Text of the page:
Unparalleled 54-40 set to play Fernival

The band will be headlining this year’s Fernival, hosted at the Fernie Alpine Resort on Saturday, April 11.

Canadian band 54-40 will be playing at Fernie Alpine Resort on Saturday, April 11 as part of Fernival. Photo by M. Maryanovich

With a career spanning close to four decades, Canadian legends 54-40 seem content with their version of innovation in a drastically changed musical landscape.

Having witnessed the evolution of vinyl to cassette to CD to digital sound byte to the revival of the vinyl, bassist Brad Merritt said that the aims of 54-40 have always been constant.

“When we started doing this, we did it because we wanted to create music and share that in terms of both recorded material and live. And that’s what we do. So it doesn’t matter what the medium is,” said Merritt.

The band will be headlining this year’s Fernival, hosted at the Fernie Alpine Resort on Saturday, April 11, marking the annual celebration of the resort’s finish to a season.

Merritt recalls that the band’s last appearance in Fernie was at the Fernie Memorial Arena approximately 15 years ago.

Heading in to the one-off show that will kickstart the band’s penchant for summer festival top billing, Merritt said he isn’t too worried.

“There will be zero preparation for playing in Fernie. If we can’t do it after 34 years without preparing for it we have to find something else to do. The main thing for us, and [it] will be no problem to have, is to enjoy the experience and that’s what we’ll do.”

Merritt noted that concertgoers can expect a smattering of old favourites to be played alongside new tracks in the works.

Currently, the band is working on a live acoustic recording from a trio of shows they performed at Blue Fog Studios earlier this year as well as songs to act as either a full-length to follow 2011’s Lost In the City or a shorter extended play (EP) to at least give a taste of where the band’s sound is going.

Since their debut in 1981, Merritt said that what makes 54-40 so distinctive is the way they go about changing their sound from album to album.

“For better or for worse, we change within what we’re capable of changing all the time. The things that are inherent to the way I play, the way Neil sings, the way I play bass — that has been constant with us from the very beginning. But we change from record to record to record,” said Merritt.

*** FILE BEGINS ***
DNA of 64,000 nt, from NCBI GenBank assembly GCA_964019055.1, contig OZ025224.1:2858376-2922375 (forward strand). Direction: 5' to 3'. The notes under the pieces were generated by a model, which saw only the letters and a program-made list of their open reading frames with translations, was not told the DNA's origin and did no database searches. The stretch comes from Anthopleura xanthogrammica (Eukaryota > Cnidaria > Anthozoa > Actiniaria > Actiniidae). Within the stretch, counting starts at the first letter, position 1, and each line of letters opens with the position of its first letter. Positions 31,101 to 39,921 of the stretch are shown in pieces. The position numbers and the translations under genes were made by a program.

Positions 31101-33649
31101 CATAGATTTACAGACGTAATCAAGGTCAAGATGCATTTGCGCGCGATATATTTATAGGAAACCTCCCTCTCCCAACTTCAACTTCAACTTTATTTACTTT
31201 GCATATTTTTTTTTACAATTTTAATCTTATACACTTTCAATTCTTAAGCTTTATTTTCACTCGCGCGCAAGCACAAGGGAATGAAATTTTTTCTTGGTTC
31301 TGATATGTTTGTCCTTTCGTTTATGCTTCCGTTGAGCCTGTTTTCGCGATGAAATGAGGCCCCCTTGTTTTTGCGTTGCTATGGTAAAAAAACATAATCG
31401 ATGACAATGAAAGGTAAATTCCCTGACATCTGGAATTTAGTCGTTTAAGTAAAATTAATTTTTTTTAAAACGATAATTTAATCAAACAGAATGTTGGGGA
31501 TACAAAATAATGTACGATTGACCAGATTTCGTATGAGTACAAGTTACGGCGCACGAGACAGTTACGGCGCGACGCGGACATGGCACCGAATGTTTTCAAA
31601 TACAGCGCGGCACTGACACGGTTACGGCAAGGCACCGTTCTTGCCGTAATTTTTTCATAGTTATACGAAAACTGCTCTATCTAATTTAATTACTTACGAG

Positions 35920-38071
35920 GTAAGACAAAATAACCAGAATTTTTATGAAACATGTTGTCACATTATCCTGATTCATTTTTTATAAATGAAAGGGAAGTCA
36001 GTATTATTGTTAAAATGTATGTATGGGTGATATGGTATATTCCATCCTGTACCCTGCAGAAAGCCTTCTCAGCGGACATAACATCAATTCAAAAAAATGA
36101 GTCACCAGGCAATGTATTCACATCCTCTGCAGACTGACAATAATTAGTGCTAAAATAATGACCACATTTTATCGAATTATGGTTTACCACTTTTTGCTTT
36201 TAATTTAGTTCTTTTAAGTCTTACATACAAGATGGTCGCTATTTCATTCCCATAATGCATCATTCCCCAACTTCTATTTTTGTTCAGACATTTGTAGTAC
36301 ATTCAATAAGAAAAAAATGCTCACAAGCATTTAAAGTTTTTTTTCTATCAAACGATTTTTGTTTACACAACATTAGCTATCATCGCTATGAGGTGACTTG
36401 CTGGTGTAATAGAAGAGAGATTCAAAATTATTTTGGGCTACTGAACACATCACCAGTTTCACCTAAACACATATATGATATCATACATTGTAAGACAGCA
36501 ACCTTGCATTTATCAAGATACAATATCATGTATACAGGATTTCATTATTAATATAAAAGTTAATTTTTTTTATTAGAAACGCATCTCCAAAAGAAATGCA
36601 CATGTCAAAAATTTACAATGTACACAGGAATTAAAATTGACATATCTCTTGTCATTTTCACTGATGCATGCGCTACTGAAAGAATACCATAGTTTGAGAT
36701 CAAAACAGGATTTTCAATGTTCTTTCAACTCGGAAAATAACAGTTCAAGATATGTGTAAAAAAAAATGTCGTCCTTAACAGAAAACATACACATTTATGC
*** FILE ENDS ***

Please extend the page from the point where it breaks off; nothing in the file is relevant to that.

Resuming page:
These changes are depicted in the band’s movement from their eponymous alternative rock album 54-40 (affectionately dubbed The Green Album by fans and the band) to tight shiny sequencing courtesy of Los Angeles production on Show Me (considered by the band to be the redheaded stepchild in 54-40’s works). Further transformations have pendulum swung from unapologetic rock (Dear Dear), eclectic and raw (Smilin’ Buddha Cabaret) and acoustic country-folk (Since When).

“I think that’s what excites us about creating,” said Merritt who cited the band’s love for The Beatles’ experimentation as inspiration for how they write albums. “It’s not about a formula or maximizing dollars we can take out of the market. It’s about creativity and exploration and the fact that we’re allowed to drag people along with us that has been extremely gratifying.”

In a digital age where the popular currency is a two and a half minute bubblegum sound byte blaring from a radio speaker or climbing a Top 40 chart, Merritt explained that the band’s focus has been on creating works that can be listened to from beginning to end, with transcending themes, production and lyrics to connect the tracks together.

“I think that’s a huge part of our longevity is that we’ve tapped in to people who appreciate albums,” explained Merritt. “This whole idea of the pressure cooker of trying to come up with a hit song for radio would probably drive our band crazy. Not just in terms of actually being able to do it but also philosophically.”

He added, “Ultimately, I think the creation of music, at least for us, and a lot of people, is that it’s a personal experience. In trying to be relevant to others it seems to be counter-productive. If it’s relevant to you then it has the potential to be relevant to somebody else and that’s all that matters and that’s all you have control over.”


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